Athletes who have amenorrhea for 6 months, disordered eating, and/or a history of a stress fracture resulting from minimal trauma should have a bone density test. Low bone mineral density for age is the term used to describe at-risk female athletes with a Z-score of -1 to -2. Osteoporosis is defined as having clinical risk factors for experiencing a fracture, along with a Z-score <-2.
Lisinopril (Prinivil, Zestril)

ACE inhibitors such as lisinopril are indicated for all patients with heart failure due to systolic dysfunction, regardless of severity. ACE inhibitors have been shown to reduce both morbidity and mortality, in both asymptomatic and symptomatic patients, in randomized, controlled trials. Unless absolutely contraindicated, ACE inhibitors should be used in all heart failure patients. No ACE inhibitor has been shown to be superior to another, and no study has failed to show benefit from an ACE inhibitor (SOR A).

Direct-acting vasodilators such as isosorbide dinitrate also could be used in this patient, but ACE inhibitors have been shown to be superior in randomized, controlled trials (SOR B). β-Blockers are also recommended in heart failure patients with systolic dysfunction (SOR A), except those who have dyspnea at rest or who are hemodynamically unstable. These agents have been shown to reduce mortality from heart failure.

A diuretic such as furosemide may be indicated to relieve congestion in symptomatic patients. Aldosterone antagonists such as spironolactone are also indicated in patients with symptomatic heart failure. In addition, they can be used in patients with a recent myocardial infarction who develop symptomatic systolic dysfunction and in those with diabetes mellitus (SOR B). Digoxin currently is recommended for patients with heart failure and atrial fibrillation, and can be considered in patients who continue to have symptoms despite maximal therapy with other agents.
adult respiratory distress syndrome (ARDS)

Acute respiratory failure following severe injury and critical illness has received increasing attention over the last decade. With advances in the management of hemorrhagic shock and support of circulatory and renal function in injured patients, it has become apparent that 1%-2% of significantly injured patients develop acute respiratory failure in the post-injury period.

Initially this lung injury was thought to be related to a particular clinical situation. This is implied by such names as "shock lung" and "traumatic wet lung," which have been applied to acute respiratory insufficiency. It is now recognized that the pulmonary problems that follow a variety of insults have many similarities in their clinical presentation and physiologic and pathologic findings. This has led to the theory that the lung has a limited number of ways of reacting to injury and that several different types of acute, diffuse lung injury result in a similar pathophysiologic response. The common denominator of this response appears to be injury at the alveolar-capillary interface, with resulting leakage of proteinaceous fluid from the intravascular space into the interstitium and subsequently into alveolar spaces. It has become acceptable to describe this entire spectrum of acute diffuse injury as adult respiratory distress syndrome (ARDS).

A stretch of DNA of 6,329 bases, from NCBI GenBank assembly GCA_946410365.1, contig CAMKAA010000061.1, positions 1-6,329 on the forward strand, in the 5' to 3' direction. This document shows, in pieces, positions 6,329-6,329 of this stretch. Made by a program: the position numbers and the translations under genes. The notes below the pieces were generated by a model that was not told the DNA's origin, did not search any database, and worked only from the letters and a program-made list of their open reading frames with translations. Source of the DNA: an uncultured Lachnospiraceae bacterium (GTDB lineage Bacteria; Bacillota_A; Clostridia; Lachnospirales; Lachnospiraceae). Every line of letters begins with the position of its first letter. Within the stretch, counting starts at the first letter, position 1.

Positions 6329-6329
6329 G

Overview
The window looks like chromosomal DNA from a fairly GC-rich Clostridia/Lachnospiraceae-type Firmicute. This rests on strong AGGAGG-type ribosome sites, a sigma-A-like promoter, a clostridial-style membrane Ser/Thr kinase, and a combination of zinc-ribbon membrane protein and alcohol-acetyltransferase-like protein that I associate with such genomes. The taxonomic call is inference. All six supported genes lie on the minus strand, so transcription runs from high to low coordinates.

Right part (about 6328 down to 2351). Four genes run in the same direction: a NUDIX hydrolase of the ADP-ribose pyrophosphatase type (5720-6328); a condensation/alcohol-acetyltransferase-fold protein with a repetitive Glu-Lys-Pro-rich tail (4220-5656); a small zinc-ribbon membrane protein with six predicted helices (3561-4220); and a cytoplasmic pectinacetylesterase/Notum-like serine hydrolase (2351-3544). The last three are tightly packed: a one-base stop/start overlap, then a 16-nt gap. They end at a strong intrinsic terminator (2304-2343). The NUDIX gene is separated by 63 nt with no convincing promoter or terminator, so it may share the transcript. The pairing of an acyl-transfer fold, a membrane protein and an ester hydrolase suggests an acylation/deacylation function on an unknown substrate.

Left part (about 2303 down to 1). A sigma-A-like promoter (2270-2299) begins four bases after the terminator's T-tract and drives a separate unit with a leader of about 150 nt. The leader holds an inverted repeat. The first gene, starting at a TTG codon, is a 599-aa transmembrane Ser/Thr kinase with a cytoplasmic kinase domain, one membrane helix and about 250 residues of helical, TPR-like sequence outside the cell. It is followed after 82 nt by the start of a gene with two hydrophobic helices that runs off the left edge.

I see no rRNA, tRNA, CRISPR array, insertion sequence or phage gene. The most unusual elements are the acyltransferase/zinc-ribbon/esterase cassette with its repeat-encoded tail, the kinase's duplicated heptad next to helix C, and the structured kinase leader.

The syndrome of ARDS can occur under a variety of circumstances and produces a spectrum of clinical severity from mild dysfunction to progressive, eventually fatal, pulmonary failure. Fortunately, with proper management, pulmonary failure is far less frequent than milder abnormalities.
Evaluation for adrenal hormonal secretion

The incidental discovery of adrenal masses presents a common clinical challenge. Such masses are found on abdominal CT in 4% of cases, and the incidence of adrenal masses increases to 7% in adults over 70 years of age. While the majority of masses are benign, as many as 11% are hypersecreting tumors and approximately 7% are malignant tumors; the size of the mass and its appearance on imaging are major predictors of malignancy. Once an adrenal mass is identified, adrenal function must be assessed with an overnight dexamethasone suppression test. A morning cortisol level >5 μg/dL after a 1-mg dose indicates adrenal hyperfunction. Additional testing should include 24-hour fractionated metanephrines and catecholamines to rule out pheochromocytoma. If the patient has hypertension, morning plasma aldosterone activity and plasma renin activity should be assessed to rule out a primary aldosterone-secreting adenoma.

Nonfunctioning masses require assessment with CT attenuation, chemical shift MRI, and/or scintigraphy to distinguish malignant masses. PET scanning is useful to verify malignant disease. Nonfunctioning benign masses can be monitored for changes in size and for the onset of hypersecretory states, although the appropriate interval and studies are controversial. MRI may be preferred over CT because of concerns about excessive radiation exposure. Fine-needle aspiration of the mass can be performed to differentiate between adrenal and non-adrenal tissue after malignancy and pheochromocytoma have been excluded.
example: A 67-year-old female with hemiparesis, admitted for community-acquired pneumonia